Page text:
With Congress poised to vote as early as this week on legislation granting permanent residency to an estimated 825,000 undocumented immigrants, supporters of the Dream Act inundated senators and representatives Tuesday with telephone calls urging passage as a step to broader immigration reform.
If enacted, the law would confer legal status on immigrants younger than 35 who came to the United States before age 16, have lived here for at least five years, and have completed at least two years of college or military service.
At the Nationalities Service Center, an immigrant resettlement organization in Center City, a 15-person phone bank went into action Tuesday, targeting Pennsylvania lawmakers Kathleen A. Dahlkemper, a Democrat defeated in November whose district encompasses Butler, Armstrong, and Erie Counties, and Tim Holden, a conservative Democrat whose district stretches from Pottsville to Harrisburg. Dream Act supporters consider their votes important if the bill is to pass this month in a lame-duck session.
Organizers say they are confident they have the votes of much of the rest of the Pennsylvania delegation. Several are among the bill's 40 cosponsors in the Senate and 133 in the House.
House Speaker Nancy Pelosi and Senate Majority Leader Harry Reid have said they want action on the bill before the end of the year.
Since some members of the phone bank team are undocumented, their calls, they say, are arm's-length constituent pressure.
"We might not be able to vote ourselves," said call-bank organizer Maria Marroquin, 23, an undocumented immigrant from Peru. "But we have friends and family who are citizens and they do vote."
Marroquin, of Mount Airy, was 13 when her parents brought her and a younger brother and sister to the United States and overstayed their visas.
"We were children when we came here," she said. "We had no choice. We didn't make that decision. Since arriving we did everything that was asked of us. We are American in every way."
Raised in Cheltenham, she went to Montgomery County Community College, where she earned an associate degree in social science and a 3.98 grade-point average.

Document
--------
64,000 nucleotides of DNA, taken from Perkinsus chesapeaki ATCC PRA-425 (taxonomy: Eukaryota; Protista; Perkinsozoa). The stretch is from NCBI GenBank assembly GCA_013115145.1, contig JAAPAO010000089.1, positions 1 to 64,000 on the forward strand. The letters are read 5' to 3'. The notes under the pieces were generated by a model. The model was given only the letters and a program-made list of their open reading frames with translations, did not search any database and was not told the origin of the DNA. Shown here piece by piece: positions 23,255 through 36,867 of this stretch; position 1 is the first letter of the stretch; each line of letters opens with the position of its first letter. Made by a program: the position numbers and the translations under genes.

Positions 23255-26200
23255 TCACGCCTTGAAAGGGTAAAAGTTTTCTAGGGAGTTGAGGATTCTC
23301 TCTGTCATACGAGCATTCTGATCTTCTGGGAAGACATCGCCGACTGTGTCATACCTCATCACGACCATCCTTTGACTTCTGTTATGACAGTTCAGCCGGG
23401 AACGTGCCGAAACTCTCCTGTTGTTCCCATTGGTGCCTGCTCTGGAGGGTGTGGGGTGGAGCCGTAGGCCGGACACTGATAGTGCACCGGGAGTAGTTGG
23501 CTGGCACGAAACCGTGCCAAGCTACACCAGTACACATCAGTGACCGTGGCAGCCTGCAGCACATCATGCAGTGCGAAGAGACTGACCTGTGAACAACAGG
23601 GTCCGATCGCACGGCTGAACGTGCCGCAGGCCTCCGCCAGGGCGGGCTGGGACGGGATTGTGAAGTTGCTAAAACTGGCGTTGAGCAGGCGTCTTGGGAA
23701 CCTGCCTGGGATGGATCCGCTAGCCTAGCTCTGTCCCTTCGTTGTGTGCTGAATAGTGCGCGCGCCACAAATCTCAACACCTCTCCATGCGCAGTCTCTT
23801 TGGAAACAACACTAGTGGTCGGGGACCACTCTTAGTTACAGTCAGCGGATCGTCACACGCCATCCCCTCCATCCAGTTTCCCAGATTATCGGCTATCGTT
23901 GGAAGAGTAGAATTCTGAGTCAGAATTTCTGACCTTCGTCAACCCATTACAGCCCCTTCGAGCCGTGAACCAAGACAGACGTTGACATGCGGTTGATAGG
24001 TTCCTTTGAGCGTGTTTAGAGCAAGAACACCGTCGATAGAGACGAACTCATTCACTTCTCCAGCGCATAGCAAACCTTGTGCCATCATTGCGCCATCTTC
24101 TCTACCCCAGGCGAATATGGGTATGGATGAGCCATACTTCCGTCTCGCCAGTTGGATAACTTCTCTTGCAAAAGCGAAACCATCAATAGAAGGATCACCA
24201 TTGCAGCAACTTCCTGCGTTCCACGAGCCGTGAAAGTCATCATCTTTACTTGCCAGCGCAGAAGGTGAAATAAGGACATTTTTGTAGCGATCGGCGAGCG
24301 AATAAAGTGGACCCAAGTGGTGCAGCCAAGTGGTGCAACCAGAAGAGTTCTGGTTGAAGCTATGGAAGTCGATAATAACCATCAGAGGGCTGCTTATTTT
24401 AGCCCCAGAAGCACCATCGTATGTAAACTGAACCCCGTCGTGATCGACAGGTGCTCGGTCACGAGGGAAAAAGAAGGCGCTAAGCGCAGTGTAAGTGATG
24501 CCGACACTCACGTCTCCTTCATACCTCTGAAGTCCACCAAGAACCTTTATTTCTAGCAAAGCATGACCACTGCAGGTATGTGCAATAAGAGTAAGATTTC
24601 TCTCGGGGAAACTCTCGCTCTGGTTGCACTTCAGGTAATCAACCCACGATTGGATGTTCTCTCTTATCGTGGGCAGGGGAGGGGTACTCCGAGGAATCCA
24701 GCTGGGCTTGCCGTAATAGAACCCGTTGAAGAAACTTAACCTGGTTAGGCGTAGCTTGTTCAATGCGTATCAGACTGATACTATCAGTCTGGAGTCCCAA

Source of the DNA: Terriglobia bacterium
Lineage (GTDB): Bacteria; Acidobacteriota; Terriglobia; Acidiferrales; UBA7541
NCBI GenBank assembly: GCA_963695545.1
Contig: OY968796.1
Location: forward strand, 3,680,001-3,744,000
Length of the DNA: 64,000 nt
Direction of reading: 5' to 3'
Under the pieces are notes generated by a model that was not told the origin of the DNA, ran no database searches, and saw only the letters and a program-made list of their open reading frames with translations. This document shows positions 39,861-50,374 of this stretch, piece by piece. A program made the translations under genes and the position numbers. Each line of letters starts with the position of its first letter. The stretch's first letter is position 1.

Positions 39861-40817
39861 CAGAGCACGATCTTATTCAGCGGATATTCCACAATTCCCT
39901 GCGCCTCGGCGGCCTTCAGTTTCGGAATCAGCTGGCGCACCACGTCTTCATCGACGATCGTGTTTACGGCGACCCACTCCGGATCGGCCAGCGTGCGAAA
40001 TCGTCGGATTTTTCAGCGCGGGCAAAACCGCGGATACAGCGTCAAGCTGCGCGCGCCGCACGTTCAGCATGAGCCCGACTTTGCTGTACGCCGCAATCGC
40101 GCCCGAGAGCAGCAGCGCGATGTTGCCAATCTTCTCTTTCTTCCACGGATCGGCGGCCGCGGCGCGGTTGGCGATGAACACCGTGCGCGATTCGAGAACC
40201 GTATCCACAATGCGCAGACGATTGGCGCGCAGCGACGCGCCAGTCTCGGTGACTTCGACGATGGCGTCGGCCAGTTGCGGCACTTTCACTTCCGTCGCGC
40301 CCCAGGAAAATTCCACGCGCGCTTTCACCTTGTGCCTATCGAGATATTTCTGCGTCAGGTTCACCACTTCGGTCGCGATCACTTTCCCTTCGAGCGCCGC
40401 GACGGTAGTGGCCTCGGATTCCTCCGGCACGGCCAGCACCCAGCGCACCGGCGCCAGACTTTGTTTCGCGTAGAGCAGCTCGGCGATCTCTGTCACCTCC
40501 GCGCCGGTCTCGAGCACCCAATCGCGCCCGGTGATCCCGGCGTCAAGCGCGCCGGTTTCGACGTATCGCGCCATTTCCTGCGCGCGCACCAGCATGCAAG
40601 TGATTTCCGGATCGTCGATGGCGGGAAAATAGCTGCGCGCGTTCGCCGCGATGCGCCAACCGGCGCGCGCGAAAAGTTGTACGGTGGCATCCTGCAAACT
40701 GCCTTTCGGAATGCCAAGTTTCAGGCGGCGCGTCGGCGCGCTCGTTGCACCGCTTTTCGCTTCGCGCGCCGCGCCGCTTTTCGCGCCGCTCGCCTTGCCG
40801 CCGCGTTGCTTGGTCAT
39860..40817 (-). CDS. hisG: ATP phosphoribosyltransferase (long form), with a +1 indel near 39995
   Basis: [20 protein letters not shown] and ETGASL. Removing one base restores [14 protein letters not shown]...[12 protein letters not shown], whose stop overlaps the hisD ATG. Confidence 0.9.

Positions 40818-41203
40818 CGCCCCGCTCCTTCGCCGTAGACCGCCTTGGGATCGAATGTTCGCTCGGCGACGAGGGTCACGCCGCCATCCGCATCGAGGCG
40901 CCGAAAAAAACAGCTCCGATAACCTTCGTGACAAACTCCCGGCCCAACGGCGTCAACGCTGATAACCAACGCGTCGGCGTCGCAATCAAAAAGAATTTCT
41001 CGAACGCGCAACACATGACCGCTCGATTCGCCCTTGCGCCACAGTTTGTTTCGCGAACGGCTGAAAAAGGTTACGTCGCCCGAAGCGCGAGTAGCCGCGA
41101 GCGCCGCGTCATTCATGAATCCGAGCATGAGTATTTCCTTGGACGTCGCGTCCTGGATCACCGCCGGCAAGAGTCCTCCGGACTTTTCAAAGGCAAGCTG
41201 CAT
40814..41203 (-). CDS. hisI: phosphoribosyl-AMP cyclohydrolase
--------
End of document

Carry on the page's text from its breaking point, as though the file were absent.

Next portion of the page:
Because she is not permitted to work legally, she gets by with babysitting jobs, but would like to finish college and go to law school one day.
"We can make economic contributions to society throughout our lifetimes. [The Dream Act] is not just good for the students," she said, "it is an investment in our country."
According to an analysis by the Migration Policy Institute, a nonpartisan Washington think tank, 2.1 million "unauthorized immigrant youth" would be eligible by age, but just 38 percent, or 825,000, would meet the requirements for schooling or military service.
The Pennsylvania callers are targeting key lawmakers outside the state, too, including Republican Sens. Olympia Snow and Susan Collins of Maine, Orrin Hatch and John Ensign of Utah, and John Cornyn and Kay Bailey Hutchison of Texas.
The one-day phone-a-thon was organized by the Pennsylvania affiliate of the national group DreamActivist.org, cofounded in 2007 by Marroquin and four undocumented students from Florida, Texas, Michigan, and California.
It is part of a national movement that also on Tuesday announced a $100,000-plus radio and print media campaign to run this week in English and Spanish in Florida, Maine, Massachusetts, and Texas.
Opponents of the legislation - officially titled the Development, Relief, and Education for Alien Minors Act - say it rewards people who violated America's borders.
"We're are not asking for amnesty," said Marroquin, "just the chance to be legal and contribute to our country."
Frank Sharry, director of the pro-immigrant group America's Voice, which helped fund the advertising campaign, said the legislation provides "targeted, commonsense . . . relief to young people who are American in all but paperwork."